MSI GeForce GTX 480 Lightning review
Posted by Hilbert Hagedoorn on: 11/01/2010 02:00 PM [ 0 comment(s) ]
MSI GeForce GTX 480 Lightning gets tested
MSI a week or two ago finally launched their new GeForce GTX 480, this is the Lightning edition that has been pimped up and equipped for extreme overclocking, especially with sub-zero cooling like LN2, for the professional overclocking community actually. But for the regular enthusiasts who need to deal with petty air-cooling ... this apparatus surely doesn't disappoint either.
The MSI Lightning series graphics cards have, from ground up, a custom board design. I mean literally; the only thing original on that graphics card is the GPU from AMD or in today's review, NVIDIA. And even at GPU level MSI tries to tweak a little by applying a factory overclock on it. We spot a custom PCB, specific component usage, a bucket load of VRM phases and Twin Frozr cooling. This Mc Daddy of graphics cards should be ready for some good overclocks. But let me not sidetrack just yet as there are other features worthy of mention. See the card has a total of 16 phases PWM opposed to the regular 8th (the GPU has 12, Memory has 3, PLL/PWM has 1). The card even comes with triple PEG power connectors, two 8-pin for the GPU and one 6-pin for memory.
The GTX 480 Lighting also comes with the latest Twinfrzr III cooler; it's all aluminum and comes with 2x 90mm fans. The card is factory overclocked at 750 MHz GPU, 1500MHz on the shader cores and 1000MHz on the memory (4GHz effective data rate GDDR5). That's another 10 maybe 15% extra performance right there. Why all that extra lovin and attention you might wonder?
Well, when NVIDIA's high-end GeForce GTX 480 graphics card was released earlier this year, everybody agreed on the fact that it really is a very fast card. But unfortunately in it's reference design the product has three negatives, first and foremost the high TDP (peak power consumption), the high temperatures the GPU reaches and thirdly the sheer noise levels. Now, I've always stated that if NVIDIA would have addressed the noise and heat levels from the very beginning, everybody would have certainly been more forgiving towards this product series.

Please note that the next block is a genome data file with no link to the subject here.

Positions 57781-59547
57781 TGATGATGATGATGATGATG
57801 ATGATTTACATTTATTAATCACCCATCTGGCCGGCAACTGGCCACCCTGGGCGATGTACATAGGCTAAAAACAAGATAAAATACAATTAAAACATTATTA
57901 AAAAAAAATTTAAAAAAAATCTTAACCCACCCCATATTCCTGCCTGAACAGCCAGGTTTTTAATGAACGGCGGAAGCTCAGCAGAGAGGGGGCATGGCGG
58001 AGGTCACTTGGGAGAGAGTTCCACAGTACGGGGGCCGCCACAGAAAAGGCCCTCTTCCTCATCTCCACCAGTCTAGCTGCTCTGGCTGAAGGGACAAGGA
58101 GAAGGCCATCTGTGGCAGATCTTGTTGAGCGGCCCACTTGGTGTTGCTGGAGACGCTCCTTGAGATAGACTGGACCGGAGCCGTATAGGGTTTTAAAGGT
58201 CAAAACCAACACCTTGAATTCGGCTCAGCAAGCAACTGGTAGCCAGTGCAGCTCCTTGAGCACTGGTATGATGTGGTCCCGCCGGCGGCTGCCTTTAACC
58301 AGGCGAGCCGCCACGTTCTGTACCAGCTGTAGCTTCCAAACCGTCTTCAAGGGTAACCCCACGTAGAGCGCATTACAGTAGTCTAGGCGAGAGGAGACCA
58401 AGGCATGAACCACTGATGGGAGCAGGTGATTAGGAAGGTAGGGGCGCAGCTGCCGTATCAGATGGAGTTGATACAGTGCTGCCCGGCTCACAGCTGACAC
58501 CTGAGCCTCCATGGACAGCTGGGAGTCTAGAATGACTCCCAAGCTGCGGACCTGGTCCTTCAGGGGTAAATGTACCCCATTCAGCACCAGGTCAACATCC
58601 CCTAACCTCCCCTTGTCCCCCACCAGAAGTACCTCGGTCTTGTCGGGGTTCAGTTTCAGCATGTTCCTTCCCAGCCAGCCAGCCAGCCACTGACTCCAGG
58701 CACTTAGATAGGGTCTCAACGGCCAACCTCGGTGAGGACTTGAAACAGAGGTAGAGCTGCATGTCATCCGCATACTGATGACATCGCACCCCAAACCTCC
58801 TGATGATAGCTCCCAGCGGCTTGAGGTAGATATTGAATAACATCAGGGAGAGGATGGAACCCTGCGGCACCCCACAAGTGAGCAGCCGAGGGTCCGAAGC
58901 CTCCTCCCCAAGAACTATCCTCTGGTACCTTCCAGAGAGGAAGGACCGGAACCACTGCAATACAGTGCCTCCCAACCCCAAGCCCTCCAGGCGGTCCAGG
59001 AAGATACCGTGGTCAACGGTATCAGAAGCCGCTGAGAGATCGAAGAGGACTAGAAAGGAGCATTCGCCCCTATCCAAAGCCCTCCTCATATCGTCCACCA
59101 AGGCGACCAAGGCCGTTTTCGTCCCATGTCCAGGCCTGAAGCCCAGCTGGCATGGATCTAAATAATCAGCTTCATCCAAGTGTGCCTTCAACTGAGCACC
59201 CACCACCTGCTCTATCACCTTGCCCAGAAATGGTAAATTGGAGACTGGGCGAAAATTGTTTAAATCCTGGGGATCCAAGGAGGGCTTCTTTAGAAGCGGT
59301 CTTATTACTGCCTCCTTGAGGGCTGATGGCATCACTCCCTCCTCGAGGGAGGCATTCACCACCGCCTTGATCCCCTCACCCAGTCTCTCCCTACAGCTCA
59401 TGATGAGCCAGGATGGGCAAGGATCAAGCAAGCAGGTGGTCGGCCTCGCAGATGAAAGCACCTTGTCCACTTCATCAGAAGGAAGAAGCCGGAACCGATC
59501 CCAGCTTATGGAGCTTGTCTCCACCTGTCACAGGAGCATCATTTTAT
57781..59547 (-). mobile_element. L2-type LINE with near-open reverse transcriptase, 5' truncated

Many months passed and nothing really changed from camp NVIDIA on that GeForce GTX 480 design and as a result, it is simply put, not a popular card due to the aforementioned reasons. We honestly expected a respin with better cooling.
So when we first started reviewing liquid cooled versions of this card, it literally blew me personally, the difference is tremendous in terms of noise and heat levels. And as expected quite a lot of you that went for the GTX 480 also went for a LCS solution. The very same consumers can live with that 250W TDP of this card as the better cooling takes away a lot of sorrow.
There's a problem though, a lot of people are afraid of liquid cooling solutions, as they hate to have some sort of H2O based coolant inside their electrified PC. Others just feel that investing that much money on so much cooling is just not an option, which is a fair assumption as well.
More than half a year after the introduction, the first custom air cooled GeForce GTX 480 cards arrive on the market. Some of NVIDIA's board partners cocked their gun with new cooling solutions. MSI today also does the same thing, the TwinFrozr III cooler is very good, silent and can draw away a lot of heat.
It doesn't end there though, since the card is targeted for the overclockers, there are also a number of switches for allowing extreme temperatures increase voltage limitations and an OCP unlocker switch and a PWM Clock Tuner. The Lightning comes with a dual BIOS should you mess up one during a tweaking project. With MSI Afterburner you can adjust the voltages for GPU, memory and the AUX/PLL.
Aah yes, we have a lot to show you alright, next page please ...
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